RE: Issue 182: Fault Code restriction: "At Most One Fault Proposal"

In section 2.4, 2.5, and 2.6, we talk about "understanding" header
blocks and understanding bodies to the extend that we can integrate them
into our processing model. A SOAP node can claim to understand a block
or a body if it knows the semantics of that block or body.

As part of understanding comes knowledge about when to fail. All I am
saying is that we make it clear that when a failure state is reached we
know how it impacts the overall SOAP processing. The way we have done
this so far is to say that the SOAP node must generate a fault. 

Note that we don't say what to do with the fault - it may be returned to
the sender, sent somewhere else, or simply discarded - the
particularities of what to do with generated faults is a function of the
message exchange pattern and possibly other things. Maybe I am missing
something but why does this not cover case b)?

>I'm not sure that I see the contraction here, seems to me that 
>there are three possibilies:
>	a) processing fails and generates a fault
>	b) processing fails and doesn't generate a fault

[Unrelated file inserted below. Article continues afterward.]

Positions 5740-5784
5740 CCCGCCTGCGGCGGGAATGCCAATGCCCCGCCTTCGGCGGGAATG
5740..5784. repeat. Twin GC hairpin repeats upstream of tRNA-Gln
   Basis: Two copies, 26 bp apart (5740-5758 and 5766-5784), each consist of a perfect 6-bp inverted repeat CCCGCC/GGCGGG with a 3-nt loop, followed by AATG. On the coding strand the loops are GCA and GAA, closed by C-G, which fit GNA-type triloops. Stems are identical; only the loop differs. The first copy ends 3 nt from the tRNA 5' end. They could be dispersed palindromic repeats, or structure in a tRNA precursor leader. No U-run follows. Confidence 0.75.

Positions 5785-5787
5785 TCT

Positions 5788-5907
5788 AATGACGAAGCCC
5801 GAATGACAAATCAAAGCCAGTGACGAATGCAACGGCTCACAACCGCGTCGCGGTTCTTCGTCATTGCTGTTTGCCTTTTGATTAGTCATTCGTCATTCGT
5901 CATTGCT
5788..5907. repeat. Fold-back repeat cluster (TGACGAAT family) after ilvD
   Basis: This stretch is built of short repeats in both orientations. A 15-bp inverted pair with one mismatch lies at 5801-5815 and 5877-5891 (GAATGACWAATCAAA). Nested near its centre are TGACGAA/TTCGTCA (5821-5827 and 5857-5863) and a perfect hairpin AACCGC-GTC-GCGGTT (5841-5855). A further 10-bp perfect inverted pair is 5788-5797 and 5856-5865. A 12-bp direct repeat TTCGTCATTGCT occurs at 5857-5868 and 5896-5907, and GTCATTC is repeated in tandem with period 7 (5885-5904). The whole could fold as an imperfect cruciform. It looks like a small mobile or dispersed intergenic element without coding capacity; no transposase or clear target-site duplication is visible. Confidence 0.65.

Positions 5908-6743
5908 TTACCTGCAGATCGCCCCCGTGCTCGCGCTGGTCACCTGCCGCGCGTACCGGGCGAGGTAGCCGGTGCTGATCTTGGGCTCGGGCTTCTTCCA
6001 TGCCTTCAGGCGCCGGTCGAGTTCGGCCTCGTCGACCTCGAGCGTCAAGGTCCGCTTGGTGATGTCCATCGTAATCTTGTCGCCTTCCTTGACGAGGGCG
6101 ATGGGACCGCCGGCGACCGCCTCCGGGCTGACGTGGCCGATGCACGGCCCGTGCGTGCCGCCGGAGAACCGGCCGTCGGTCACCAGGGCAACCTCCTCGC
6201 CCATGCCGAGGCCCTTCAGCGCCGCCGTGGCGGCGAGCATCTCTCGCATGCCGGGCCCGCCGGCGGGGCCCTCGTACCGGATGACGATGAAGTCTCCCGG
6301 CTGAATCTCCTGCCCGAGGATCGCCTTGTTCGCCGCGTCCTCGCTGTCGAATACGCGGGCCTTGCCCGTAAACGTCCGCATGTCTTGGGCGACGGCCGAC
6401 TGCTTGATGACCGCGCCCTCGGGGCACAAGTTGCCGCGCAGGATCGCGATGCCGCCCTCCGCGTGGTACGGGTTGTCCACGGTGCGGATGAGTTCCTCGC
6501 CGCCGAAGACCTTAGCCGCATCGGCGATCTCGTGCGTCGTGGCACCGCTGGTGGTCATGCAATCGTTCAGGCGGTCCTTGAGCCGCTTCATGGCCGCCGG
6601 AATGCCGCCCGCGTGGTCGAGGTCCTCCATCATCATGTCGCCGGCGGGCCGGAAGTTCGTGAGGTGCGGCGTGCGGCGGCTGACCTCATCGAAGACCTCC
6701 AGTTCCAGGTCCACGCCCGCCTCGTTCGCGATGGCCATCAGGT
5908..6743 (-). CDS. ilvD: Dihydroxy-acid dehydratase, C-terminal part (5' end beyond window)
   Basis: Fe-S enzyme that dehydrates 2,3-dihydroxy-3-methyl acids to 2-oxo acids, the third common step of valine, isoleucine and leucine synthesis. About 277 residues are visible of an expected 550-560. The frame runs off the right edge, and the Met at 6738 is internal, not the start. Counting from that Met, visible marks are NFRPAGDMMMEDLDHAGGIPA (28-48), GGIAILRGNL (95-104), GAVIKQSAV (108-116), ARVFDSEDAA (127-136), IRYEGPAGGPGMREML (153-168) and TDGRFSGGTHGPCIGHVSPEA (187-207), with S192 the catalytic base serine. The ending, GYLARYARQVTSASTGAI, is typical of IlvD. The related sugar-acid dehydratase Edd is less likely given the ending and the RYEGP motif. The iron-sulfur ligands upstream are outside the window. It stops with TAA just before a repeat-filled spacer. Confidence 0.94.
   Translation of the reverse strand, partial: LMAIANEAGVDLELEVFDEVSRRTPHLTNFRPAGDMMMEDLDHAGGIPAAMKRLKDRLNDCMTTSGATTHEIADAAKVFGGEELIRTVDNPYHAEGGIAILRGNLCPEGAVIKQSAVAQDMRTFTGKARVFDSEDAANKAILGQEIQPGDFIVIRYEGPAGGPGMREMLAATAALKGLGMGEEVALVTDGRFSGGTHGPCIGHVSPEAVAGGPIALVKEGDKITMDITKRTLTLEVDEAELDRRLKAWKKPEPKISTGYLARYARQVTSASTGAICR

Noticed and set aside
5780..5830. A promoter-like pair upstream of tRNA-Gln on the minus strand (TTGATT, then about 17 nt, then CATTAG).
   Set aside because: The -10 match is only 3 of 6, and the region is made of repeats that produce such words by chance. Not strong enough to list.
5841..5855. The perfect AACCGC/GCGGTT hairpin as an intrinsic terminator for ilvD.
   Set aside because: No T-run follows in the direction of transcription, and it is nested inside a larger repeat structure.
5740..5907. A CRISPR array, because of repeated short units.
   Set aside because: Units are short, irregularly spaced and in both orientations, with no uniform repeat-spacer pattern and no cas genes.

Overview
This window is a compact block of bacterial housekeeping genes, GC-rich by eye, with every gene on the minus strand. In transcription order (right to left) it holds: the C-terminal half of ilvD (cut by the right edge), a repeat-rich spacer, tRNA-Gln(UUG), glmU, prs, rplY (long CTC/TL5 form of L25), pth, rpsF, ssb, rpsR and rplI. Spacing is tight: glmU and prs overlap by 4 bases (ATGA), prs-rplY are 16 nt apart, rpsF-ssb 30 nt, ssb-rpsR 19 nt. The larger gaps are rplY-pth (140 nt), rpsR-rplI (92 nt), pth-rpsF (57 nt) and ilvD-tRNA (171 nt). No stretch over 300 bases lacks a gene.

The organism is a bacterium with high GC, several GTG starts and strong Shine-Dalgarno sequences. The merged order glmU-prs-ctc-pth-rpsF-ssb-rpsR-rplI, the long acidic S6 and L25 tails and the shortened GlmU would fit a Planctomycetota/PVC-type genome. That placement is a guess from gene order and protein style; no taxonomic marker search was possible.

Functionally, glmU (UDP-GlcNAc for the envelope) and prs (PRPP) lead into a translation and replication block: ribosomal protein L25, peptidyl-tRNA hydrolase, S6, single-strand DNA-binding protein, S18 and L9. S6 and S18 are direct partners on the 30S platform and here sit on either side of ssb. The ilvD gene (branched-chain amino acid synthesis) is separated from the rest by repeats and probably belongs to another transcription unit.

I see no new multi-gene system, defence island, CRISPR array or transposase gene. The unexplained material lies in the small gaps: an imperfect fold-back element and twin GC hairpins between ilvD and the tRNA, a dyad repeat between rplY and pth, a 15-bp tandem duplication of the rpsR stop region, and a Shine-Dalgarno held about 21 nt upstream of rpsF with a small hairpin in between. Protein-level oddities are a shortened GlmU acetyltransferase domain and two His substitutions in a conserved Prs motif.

>	c) processing succeeds (and doesn't generate a fault).
>The way the spec is drafted today, it only allows a) and c) 
>and specifically excludes b).

>> "In all cases where a SOAP header block is processed, the SOAP node
>> understand the SOAP block and must do such processing in a manner
>> conformant with the specification for that block. The ultimate
>> MUST process the SOAP body, in a manner consistent with 2.5 Structure
>> and Interpretation of SOAP Bodies. If a block or the body cannot be
>> successfully processed, the SOAP node MUST generate a fault
>> to the specification for the corresponding block or body being
>> processed."
>And if the corresponding specification does not mandate the 
>generation of a
>fault in particular circumstances that are not regarded as successful?

Then for all we know, it is not a fault.


Received on Thursday, 21 February 2002 13:30:34 UTC